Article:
Struck by the NFS bug? Here is how to uninstall ESXi 5.5 Update 1.

There is a bug in the latest ESXi 5.5 release (Update 1 with or without the Heartbleed fix) that leads to intermittent disconnects of NFS datastores. If you are struck by this issue then you are probably already aware of that VMware has published KB2076392 for this and is "working towards providing a resolution".

In the meantime the only workaround is to downgrade your hosts to ESXi 5.5 GA (without Update 1). But how do you do this without re-installing ESXi?

OpenSSL Heartbleed patches for ESXi 5.5 are available now!

VMware has just released updates for ESXi 5.5 that address the OpenSSL Heartbleed vulnerability by updating OpenSSL to the latest version 1.0.1g (Please note: Older versions of ESXi are not vulnerable, because they use OpenSSL versions <1.0.0).

Protect your ESXi hosts against Heartbleed attacks

Unless you live behind a rock you have most probably already heard about a vulnerability in the OpenSSL software that was dubbed Heartbleed. A lot of VMware products make use of OpenSSL to enable SSL secured web access, and a lot of them use versions that are vulnerable.

VMware has reacted to this by publishing a list of vulnerable products and announced appropriate patches to be released very soon. ESXi is also affected. A general recommendation of VMware is to not expose the management interface of your hosts directly to the Internet, but there are situations where you cannot really avoid that or just do not want to sacrifice the convenience to have your hosts manageable from (theoretically) everywhere.

If you have ESXi hosts directly connected to the Internet and can not or do not want to wait for a patch to be released (or just do not want to spoil your easter weekend with patching hosts) then you should think about other means to mitigate the issue.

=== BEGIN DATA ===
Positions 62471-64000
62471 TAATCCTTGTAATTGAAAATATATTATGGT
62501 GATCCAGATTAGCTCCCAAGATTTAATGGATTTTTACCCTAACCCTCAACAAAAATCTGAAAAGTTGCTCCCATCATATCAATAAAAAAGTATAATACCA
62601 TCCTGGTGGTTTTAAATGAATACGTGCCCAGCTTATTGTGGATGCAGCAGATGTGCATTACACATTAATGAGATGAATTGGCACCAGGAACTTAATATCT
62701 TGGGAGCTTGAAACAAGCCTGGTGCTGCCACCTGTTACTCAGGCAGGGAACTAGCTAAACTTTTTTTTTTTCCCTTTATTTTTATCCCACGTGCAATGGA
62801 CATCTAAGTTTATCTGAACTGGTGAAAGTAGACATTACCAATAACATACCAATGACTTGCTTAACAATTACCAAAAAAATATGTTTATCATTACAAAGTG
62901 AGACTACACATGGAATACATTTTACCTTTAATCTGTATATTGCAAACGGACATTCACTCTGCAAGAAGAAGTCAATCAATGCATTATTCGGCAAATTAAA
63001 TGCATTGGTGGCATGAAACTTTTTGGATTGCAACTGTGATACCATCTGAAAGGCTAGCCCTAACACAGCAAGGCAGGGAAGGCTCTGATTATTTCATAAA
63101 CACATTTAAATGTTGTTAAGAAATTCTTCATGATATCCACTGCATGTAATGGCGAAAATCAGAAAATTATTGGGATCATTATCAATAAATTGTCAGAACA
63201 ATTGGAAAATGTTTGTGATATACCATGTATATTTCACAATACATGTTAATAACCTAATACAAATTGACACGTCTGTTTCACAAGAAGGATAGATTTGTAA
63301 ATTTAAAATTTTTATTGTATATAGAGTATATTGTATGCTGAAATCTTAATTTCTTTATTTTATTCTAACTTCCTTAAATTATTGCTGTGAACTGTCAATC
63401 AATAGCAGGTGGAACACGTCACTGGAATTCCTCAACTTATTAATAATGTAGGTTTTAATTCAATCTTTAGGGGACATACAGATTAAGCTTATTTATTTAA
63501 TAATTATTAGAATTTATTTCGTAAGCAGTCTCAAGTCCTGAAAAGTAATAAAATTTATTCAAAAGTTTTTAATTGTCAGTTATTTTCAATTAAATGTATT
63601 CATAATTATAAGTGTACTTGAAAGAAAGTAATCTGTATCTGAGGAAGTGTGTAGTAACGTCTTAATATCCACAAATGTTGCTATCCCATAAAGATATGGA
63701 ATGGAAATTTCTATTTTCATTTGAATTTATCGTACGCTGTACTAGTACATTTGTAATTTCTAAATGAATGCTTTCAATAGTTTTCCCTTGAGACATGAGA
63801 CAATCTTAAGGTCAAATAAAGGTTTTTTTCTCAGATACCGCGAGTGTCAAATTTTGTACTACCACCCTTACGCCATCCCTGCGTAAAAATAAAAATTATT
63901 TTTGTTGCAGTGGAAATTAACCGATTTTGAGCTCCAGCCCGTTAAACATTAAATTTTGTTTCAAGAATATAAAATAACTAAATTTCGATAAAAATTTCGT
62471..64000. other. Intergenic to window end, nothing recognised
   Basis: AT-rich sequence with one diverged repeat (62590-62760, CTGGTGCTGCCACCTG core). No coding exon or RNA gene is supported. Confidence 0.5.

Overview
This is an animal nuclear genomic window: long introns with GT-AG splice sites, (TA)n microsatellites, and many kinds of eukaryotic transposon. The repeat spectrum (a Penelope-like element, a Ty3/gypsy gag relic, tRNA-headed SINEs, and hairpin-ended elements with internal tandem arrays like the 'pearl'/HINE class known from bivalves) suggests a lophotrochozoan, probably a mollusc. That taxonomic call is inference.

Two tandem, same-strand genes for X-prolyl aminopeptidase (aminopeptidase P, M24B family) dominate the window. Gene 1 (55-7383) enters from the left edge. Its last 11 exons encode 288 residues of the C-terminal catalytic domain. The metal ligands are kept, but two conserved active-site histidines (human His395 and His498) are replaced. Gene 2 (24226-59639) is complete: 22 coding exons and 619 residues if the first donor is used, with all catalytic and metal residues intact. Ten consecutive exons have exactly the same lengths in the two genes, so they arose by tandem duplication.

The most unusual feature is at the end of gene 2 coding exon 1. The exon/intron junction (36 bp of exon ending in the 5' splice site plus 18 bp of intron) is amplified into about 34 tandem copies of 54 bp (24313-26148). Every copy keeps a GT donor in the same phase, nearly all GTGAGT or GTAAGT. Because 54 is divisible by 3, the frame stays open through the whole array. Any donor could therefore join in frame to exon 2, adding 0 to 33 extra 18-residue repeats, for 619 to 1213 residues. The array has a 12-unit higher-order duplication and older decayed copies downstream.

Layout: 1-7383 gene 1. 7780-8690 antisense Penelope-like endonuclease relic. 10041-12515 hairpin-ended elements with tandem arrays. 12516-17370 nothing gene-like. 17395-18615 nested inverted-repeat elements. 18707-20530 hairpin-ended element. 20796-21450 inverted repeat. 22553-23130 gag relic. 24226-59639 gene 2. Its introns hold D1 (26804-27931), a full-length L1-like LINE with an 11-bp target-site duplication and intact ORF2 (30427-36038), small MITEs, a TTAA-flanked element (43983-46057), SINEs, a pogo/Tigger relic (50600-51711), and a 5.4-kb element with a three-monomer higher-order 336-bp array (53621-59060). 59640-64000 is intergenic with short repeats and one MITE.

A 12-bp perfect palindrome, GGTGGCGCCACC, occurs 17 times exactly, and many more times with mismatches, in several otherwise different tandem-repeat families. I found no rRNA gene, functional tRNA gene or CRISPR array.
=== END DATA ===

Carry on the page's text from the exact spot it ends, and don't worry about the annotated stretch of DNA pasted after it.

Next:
How to automate changing the VMware Tools installation in Windows

A while ago I blogged about the VMware Tools for Windows MSI package, what hidden components it includes, and how you can take complete control over the installation or upgrade process by using appropriate msiexec command lines.

The following question was raised in this context: How do you modify an existing installation of VMware Tools (i.e. add or remove components) without re-installing or updating to a new version?

Almost a Top 50 vBlog and vExpert again!

Last week Eric Siebert announced the results of this year's Top Virtualization Blog voting. I am very happy that I could make a huge jump up in the list, climbing 90 places to rank #53. Many thanks to everyone who voted for me!

And today VMware announced the first list of vExpert 2014 awardees. I say the first, because there were substantial changes to the process this year resulting in quarterly nominations. So if you have missed to apply in February or were not accepted then you will get a new chance soon.
Anyway, after 2012 and 2013 I was awarded vExpert the third time in a row! Thanks to John Troyer, Corey Romero and all the other great guys caring about the VMware community!

I am always very glad to see that the hard work that I put in my blog and the tools and resources that I provide get recognized by the community. This - and the fact that I just have fun doing it - are the best reasons to carry on.